“That song was based on the insignificance of what we truly are, up against the importance of what we are,” says Bosstones frontman Dicky Barrett. “Our place in the universe and who we think we are versus who we really are. It flip-flops back and forth between those two thoughts, ultimately landing on the importance of love and unity.”
The title was inspired by something Barrett’s dad liked to say back in the day: “It’s a wonderful day for the race.”
“I was always caught off guard,” says Barrett. “As a dopey kid, I would go, ‘What race?’ And he would always go, ‘The human race.’ It’s a tribute to him as well as a good message. We’re lucky to have what we have. We have this day, and we have who we are in ourselves. If that’s your starting point, that’s pretty damn good.”
Elsewhere on While We’re At It, the Bosstones’ 10th studio album and third with producer Ted Hutt, the politics are a little more explicit. The beat-driven “Divide” calls out a certain “unstable and erratic” leader, while “Here We Are” describes a nation in freefall over stabbing guitars.
“Hugo’s Wife” upends the notion that America was any better in the ‘50s. It’s all about Bosstones bassist Joe Gittleman’s grandfather Hugo Butler, a famed Hollywood screenwriter who was blacklisted during the communist witch hunts of the ’50s and forced to live in exile in Mexico with his wife, actress Jean Rouverol. The song ends with Barrett singing, “Political audacity that will go down in history / a lesson that we didn’t really learn.”
“I don’t think our politics are confusing,” says Barrett, who also serves as the announcer on Jimmy Kimmel Live! “I think people know where we stand and know the things we believe in. We say them, and we stand behind them.”
As much as While We’re At It reflects life in 2018, The Bosstones also want to offer fans an escape. The album kicks off with “Green Bay, Wisconsin,” a high-stepping romp about a Midwestern ska girl who quits her supermarket job and finds bliss at the Viva Lake Geneva Scooter Rally. Barrett says they were trying to write “the ultimate ska song,” and sure enough, the chorus references “One Step Beyond” by Madness and “Ranking Full Stop” by The English Beat.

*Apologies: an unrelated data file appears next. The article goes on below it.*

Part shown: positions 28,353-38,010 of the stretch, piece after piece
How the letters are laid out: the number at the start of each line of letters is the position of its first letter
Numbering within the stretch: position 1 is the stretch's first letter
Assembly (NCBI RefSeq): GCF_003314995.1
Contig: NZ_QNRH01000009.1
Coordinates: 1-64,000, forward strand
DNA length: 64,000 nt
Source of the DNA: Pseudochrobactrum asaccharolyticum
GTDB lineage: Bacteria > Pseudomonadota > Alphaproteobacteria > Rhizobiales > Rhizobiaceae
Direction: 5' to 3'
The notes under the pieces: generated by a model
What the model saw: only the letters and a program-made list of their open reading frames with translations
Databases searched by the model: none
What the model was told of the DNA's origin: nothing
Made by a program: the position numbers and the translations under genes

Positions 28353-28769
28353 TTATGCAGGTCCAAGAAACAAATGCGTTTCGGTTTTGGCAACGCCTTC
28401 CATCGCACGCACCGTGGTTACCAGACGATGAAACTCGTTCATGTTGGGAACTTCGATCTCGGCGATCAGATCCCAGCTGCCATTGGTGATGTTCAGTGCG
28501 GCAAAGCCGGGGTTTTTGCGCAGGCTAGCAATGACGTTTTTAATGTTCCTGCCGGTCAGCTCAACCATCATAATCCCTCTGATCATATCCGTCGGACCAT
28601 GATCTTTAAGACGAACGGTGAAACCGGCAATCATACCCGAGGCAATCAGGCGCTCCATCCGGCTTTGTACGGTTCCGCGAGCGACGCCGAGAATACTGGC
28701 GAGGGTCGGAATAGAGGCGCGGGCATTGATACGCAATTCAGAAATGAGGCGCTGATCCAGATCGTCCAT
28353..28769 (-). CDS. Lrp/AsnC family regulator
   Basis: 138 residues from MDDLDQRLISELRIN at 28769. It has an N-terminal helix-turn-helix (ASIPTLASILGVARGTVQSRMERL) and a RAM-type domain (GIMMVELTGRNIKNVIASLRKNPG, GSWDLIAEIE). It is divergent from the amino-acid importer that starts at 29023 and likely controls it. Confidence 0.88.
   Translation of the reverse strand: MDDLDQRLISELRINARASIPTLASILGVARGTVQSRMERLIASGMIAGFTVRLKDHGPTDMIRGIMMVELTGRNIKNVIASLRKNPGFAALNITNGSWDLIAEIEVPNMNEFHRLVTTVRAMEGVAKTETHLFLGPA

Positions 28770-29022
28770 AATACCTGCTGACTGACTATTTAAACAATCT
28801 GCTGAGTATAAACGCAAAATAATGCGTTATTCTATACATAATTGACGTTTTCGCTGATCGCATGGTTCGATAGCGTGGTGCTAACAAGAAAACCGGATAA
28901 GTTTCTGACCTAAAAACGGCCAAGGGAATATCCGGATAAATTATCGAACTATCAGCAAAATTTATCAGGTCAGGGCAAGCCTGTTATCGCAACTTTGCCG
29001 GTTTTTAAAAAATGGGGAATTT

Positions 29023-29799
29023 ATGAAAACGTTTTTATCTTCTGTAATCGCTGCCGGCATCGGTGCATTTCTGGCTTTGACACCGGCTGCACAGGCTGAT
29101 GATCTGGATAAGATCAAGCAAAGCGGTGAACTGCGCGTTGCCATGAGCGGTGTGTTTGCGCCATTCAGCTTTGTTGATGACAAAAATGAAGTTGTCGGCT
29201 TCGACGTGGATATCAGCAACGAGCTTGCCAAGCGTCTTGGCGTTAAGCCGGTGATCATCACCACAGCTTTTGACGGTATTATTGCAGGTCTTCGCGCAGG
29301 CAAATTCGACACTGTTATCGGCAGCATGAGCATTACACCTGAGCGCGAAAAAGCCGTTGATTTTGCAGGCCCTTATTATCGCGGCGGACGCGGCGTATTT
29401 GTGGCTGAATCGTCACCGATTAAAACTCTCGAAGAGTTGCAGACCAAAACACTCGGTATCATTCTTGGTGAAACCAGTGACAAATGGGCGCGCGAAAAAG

Barrett grew up loving both of those British ska bands, who were part of the vehemently anti-racist 2 Tone movement. As luck would have it, While We’re At It drops the same day as Here We Go Love, the first new English Beat record since 1982. Upon learning of this coincidence, Barrett recounts the life-changing experience he had seeing the Beat open for The Pretenders when he was 17.
“The Pretenders put on a damn good show as I recall, but The English Beat was just everything to me,” Barrett says. “And then I had to have everything that was 2 Tone or ska from England. From there, I discovered the Jamaican music.”
The original ’60s Jamaican ska is known as the genre’s first wave, while 2 Tone represented the second. The Bosstones played a key role in what became known as third-wave ska, which began in the ’80s and achieved mainstream popularity in the mid-to-late ’90s, thanks to bands like No Doubt, Goldfinger, and Less Than Jake.
Whether we’ll ever see a fourth wave, it seems there’s renewed interest in ska at the moment. In the wake of Back to the Beach, The Bosstones will tour the country this summer and headline their very own Cranking and Skanking Fest in Worcester, Mass, in August. The lineup includes Jamaican legends Toots & the Maytals and L.A. third-wave pioneers Fishbone, who’ve reunited their classic lineup for the first time since the early ’90s.
“You can talk about the current political climate—I think people want to feel good this summer,” Barrett says. “Ska music is a way to do that. It’s worked in the past. Is it a coincidence? Maybe. As a guy that’s in a ska-punk band, am I hoping there’s some kind of resurgence? I don’t know. I’m going to do it anyway. I don’t need it to be a trend or be popular or anything. The Bosstones make Bosstones music whether it’s fashionable or not.”